Abbas warns of more belief in one-state solution   2010-04-24 17:35:41 FeedbackPrintRSS

RAMALLAH, April 24 (Xinhua) -- Palestinian President Mahmoud Abbas on Saturday accused Israel of frustrating the Palestinians and trying to increase their faith in one statehood with two nationalities.

"I warn from an increasing debate on one state with two nationalities in the light of the Israeli rigidity towards the peace process," Abbas said at the opening of Fatah Revolutionary Council's meeting in Ramallah.

"We want independence and we don't think of any alternative choice, but the occupation, its acts and plays pave the way for other choices that we don't seek and we don't accept," Abbas said, adding that people talk about the one-state solution "due to the frustration they are in."

He also stressed that the Palestinians will not accept a Palestinian statehood with provisional borders, but want a statehood on the lands that Israel has occupied in 1967.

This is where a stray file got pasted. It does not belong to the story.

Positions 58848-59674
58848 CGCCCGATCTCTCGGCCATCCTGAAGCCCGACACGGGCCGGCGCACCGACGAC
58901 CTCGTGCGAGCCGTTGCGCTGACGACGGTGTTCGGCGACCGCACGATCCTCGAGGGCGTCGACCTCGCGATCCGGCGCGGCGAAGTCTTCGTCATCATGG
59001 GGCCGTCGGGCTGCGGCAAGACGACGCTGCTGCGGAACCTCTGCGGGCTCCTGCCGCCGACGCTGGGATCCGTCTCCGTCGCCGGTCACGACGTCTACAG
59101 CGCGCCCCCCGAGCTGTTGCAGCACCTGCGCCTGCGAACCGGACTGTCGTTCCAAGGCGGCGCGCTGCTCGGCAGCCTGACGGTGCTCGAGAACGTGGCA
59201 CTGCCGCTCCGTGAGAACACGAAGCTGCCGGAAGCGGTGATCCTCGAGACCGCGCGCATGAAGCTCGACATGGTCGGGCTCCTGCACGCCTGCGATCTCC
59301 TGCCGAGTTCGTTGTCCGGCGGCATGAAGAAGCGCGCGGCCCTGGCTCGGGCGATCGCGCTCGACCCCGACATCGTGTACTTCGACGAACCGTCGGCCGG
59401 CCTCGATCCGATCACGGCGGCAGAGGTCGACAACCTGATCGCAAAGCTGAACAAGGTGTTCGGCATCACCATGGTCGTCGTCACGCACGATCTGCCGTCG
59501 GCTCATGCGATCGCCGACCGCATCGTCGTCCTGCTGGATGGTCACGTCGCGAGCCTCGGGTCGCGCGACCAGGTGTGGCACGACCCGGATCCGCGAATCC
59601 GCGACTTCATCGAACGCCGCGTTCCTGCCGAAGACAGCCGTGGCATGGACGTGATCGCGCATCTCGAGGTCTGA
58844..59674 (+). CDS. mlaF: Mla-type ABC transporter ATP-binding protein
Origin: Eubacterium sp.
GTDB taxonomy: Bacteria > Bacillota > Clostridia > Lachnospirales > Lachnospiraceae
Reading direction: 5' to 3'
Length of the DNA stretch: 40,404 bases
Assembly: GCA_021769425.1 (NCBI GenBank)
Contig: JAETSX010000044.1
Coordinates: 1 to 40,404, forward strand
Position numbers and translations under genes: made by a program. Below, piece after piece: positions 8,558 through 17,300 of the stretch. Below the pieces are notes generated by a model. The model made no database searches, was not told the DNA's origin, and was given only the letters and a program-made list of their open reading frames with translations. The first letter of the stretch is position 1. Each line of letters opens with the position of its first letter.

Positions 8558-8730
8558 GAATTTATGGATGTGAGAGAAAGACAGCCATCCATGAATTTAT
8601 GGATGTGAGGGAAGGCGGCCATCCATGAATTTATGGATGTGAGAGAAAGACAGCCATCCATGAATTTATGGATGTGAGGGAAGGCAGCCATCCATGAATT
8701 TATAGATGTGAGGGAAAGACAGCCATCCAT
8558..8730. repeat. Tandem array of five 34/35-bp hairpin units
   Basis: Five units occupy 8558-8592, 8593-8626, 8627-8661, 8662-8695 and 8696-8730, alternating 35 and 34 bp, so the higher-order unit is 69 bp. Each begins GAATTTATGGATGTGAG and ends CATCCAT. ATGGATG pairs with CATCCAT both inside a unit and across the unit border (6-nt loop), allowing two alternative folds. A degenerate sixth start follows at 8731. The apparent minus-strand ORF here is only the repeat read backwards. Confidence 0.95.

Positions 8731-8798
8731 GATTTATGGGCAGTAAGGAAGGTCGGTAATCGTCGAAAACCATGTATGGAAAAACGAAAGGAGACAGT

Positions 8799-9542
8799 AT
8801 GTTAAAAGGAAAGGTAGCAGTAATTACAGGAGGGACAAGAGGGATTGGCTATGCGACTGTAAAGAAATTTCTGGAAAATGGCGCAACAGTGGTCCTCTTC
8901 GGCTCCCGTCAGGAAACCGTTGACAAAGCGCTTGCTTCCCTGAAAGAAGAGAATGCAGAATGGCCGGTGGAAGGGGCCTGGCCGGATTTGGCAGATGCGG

"You are responsible for the ensuing consequences if you don't accept statehood on the borders of 1967," Abbas said, directing his speech at Israel.

The peace talks between Israel and the Palestinian National Authority (PNA) stopped in December 2008. Palestinians blame the Israeli settlement activities in the West Bank and East Jerusalem for the failure.

Meanwhile, Abbas reiterated that Israel "blocks the efforts to resume the negotiations," urging Israel "to invest in peace which is better than building settlements and robbing land" and to make peace with the Arabs and the Palestinians, saying Israel "would gain" so much in the long term from this.

Abbas also called on the Islamic Hamas movement, which controls Gaza, to accept an Egyptian offer to reconcile with Fatah and restore political unity to Gaza and the West Bank.

"This disagreement because of some fears from a point here or there should not continue," Abbas said, referring to Hamas' reservations on the Egyptian proposal.

Hamas, which routed pro-Abbas forces and seized Gaza in 2007, refused last year to sign the Egyptian offer, calling for amendments.

Editor: Tang Danlu

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